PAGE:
Henrietta Lacks Essay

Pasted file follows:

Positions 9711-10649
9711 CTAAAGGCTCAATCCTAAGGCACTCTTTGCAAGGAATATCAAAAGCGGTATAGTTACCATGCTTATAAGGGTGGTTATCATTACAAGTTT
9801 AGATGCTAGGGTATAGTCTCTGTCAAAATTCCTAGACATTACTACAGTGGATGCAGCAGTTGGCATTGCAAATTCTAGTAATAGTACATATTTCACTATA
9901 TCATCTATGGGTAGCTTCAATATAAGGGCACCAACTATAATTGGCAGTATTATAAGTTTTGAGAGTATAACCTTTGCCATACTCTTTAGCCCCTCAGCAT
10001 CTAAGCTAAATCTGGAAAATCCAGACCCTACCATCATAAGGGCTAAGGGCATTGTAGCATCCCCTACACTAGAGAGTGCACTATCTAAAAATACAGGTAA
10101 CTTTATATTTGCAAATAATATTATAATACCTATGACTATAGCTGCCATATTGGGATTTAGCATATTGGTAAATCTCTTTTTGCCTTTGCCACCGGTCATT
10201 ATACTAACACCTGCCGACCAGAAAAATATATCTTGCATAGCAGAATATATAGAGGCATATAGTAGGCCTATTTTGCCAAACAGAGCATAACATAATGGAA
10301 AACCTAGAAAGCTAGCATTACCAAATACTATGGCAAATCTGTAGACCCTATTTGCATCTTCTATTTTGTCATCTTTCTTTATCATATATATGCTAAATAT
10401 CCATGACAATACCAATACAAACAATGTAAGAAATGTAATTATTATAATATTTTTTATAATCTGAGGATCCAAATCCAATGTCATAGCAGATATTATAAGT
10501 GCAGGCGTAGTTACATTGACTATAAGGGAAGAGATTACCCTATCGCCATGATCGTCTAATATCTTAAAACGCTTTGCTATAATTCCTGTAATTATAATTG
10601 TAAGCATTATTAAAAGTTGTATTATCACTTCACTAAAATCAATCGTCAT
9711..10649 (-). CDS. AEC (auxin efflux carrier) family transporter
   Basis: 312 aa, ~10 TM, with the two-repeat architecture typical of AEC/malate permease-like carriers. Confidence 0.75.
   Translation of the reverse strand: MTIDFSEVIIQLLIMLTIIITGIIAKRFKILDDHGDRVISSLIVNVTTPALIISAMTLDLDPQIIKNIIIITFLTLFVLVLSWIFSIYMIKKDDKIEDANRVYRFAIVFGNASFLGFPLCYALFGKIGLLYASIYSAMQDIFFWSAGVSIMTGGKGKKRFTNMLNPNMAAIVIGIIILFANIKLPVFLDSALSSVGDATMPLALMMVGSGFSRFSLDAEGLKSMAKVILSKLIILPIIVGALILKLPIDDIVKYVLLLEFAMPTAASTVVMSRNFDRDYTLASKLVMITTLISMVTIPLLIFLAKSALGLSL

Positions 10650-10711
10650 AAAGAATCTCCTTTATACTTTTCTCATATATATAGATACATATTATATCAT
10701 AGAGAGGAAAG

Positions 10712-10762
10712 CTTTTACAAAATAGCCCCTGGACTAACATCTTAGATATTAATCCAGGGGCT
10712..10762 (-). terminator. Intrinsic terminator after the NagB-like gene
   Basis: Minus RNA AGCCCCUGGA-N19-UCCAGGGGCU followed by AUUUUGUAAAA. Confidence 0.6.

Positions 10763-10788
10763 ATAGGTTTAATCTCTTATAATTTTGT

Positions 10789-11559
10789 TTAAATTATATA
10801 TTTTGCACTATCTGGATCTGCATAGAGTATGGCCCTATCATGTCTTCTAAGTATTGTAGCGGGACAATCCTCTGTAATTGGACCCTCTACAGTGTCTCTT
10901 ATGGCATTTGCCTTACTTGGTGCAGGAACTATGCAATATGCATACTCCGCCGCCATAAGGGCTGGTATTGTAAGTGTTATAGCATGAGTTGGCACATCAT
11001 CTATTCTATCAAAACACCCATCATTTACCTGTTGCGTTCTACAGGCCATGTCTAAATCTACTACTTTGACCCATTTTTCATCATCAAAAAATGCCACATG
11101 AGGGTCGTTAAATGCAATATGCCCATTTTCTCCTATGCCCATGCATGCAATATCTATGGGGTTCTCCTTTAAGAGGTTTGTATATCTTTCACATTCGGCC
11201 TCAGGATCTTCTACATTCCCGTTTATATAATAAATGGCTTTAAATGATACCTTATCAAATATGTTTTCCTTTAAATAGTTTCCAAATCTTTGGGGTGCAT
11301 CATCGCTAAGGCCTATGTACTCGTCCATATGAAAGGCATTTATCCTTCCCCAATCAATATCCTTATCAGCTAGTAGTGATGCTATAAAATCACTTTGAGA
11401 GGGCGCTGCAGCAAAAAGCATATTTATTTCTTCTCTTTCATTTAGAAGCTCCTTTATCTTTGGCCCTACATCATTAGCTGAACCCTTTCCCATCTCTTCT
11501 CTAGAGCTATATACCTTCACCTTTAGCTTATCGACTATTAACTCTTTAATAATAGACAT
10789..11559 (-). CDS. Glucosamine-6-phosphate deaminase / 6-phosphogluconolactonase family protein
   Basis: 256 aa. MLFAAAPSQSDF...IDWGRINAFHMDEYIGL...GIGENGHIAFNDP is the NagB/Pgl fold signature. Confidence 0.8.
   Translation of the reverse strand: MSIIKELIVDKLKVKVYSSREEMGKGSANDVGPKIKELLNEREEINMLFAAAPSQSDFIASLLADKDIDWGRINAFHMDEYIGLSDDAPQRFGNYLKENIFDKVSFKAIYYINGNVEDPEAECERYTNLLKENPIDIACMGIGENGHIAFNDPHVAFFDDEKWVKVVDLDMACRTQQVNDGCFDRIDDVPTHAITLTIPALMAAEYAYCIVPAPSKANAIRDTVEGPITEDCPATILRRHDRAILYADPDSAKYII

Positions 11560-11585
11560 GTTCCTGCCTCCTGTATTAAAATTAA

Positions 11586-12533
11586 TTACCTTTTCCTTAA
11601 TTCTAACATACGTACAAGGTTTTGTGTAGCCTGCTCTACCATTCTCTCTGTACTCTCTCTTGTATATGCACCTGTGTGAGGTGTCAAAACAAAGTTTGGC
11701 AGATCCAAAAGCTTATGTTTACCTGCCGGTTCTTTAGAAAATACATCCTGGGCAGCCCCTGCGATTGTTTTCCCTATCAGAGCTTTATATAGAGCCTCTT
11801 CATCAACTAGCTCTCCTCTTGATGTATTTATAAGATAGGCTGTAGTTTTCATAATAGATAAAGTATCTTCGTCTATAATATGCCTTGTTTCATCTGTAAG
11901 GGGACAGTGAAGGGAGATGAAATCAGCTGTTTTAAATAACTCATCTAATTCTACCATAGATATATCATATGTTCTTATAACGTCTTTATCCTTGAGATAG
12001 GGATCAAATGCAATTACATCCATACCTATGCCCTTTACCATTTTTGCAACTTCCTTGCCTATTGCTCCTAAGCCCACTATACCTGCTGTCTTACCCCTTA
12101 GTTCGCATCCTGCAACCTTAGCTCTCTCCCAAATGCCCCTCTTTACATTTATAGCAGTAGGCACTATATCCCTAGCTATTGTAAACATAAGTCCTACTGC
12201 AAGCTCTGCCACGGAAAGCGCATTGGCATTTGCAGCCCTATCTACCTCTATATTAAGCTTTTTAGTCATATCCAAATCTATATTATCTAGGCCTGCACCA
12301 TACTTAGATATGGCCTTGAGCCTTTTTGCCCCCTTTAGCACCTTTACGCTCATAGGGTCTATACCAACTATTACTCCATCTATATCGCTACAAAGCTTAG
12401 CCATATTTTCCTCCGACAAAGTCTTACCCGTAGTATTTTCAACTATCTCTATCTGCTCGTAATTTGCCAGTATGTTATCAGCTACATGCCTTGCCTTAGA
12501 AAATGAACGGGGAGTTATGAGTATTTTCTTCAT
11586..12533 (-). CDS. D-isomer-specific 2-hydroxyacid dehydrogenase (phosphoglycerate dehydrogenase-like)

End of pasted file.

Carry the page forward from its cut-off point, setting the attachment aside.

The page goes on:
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Ani Vonk Dr. Hall English 101 26th September, 2013 Her Immortal Life Henrietta Lacks was a strong woman. Even during the most painful times towards the end of her life, Henrietta continued to not let her illness stand in the way of living. However, Henrietta may not have had to go through these struggles if it had not been for the racism she received in regards to her medical care. Perhaps if Henrietta had been perceived as a real person, and had not been discriminated against because she was an african american woman, she would have been closer examined and her cells may not have eventually been taken without her permission. The cells taken from Henrietta did much damage, and yet, from that damage came great medical advancements that, in the long run, helped many people… except for her family. One wonders what Henrietta would think of the situation as a whole if she could be alive today. When Henrietta was diagnosed with cervical cancer, the doctors were amazed. Her cancer cells had appeared to grow rather quickly; either that, or the doctors who had seen Henrietta before had been negligent and had overlooked the knot growing on her womb. When receiving her treatment tubes of radium, the surgeon, unbeknownst to Henrietta, removed both cancerous and healthy cervix cells for Dr. George Gey, a leading researcher in the field. While it certainly was an invasion of privacy, and also showed negative moral, if the use of Henrietta’s cells had stopped there, she may have been fine with the situation, or at least understood that their long term intentions were good, however, it the use of her cells did not stop there, and Henrietta had terrible side effects from her treatment. Up until this time, 1951, scientists had not been able to grow cells outside of the body. However, when Henrietta’s cancerous cells were introduced, that changed. Dr. Gey

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